A. George Flach, former chief electrical inspector for New Orleans, responds: The answer depends on what kind of BX cable you actually have. General Electric’s original BX cable was manufactured without a bonding strip — a thin metal strip within the outer metallic jacket that runs the length of the cable — or bonding wire. Even if the cable is properly fastened to the metal box, the spiral metal tape jacket alone can’t be considered a reliable equipment-grounding conductor. The only way to upgrade a two-prong outlet to a three-prong outlet with this type of wiring is by providing GFCI protection, either with a GFCI breaker to protect the entire circuit, or with a GFCI receptacle at the junction box. Outlets on the same branch circuit and those connected downstream of the GFCI receptacle would also be protected. (However, be sure to test the GFCI after installation: If the test button doesn’t trip, there’s no ground-fault protection.) These receptacles must be clearly marked “GFCI protected. No Equipment Ground.”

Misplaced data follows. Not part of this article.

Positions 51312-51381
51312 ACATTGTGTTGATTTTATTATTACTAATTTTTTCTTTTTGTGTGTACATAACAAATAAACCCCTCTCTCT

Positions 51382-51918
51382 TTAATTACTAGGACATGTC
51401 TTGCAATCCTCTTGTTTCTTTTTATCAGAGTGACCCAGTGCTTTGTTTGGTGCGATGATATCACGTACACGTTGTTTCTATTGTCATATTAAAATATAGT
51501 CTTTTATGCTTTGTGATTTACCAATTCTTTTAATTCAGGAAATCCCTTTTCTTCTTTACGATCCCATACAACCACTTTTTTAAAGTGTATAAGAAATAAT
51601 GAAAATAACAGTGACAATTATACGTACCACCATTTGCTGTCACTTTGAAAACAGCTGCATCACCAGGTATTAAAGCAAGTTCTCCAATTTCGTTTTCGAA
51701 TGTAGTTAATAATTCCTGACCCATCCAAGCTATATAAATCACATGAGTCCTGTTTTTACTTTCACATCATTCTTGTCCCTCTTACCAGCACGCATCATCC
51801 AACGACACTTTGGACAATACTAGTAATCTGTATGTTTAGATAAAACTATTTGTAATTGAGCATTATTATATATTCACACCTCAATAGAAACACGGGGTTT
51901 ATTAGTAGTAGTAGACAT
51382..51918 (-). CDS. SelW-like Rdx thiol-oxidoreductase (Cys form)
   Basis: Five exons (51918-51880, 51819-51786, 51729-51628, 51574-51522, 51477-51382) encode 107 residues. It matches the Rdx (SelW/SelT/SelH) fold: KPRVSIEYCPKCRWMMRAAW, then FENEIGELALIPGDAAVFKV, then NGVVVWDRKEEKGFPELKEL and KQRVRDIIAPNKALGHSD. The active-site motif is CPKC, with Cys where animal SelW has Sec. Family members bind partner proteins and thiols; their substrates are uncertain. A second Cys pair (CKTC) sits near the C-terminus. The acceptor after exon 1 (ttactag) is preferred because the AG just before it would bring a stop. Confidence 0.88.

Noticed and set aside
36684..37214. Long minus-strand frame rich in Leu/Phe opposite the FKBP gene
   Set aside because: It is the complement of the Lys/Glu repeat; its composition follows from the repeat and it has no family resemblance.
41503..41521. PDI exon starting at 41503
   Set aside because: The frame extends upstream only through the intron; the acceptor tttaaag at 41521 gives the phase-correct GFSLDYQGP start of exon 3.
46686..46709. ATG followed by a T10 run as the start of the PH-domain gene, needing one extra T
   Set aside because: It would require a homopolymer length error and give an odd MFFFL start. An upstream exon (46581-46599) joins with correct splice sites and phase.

Later versions of BX cable are equipped with a small-gauge, uninsulated conductor; you may also have AC (armored cable) with a bonding wire and interlocked metal jacket. In either case, if the cable is in good shape — and there is a good connection between the outlet, the metallic junction box, and the bonding wire — a standard, properly...
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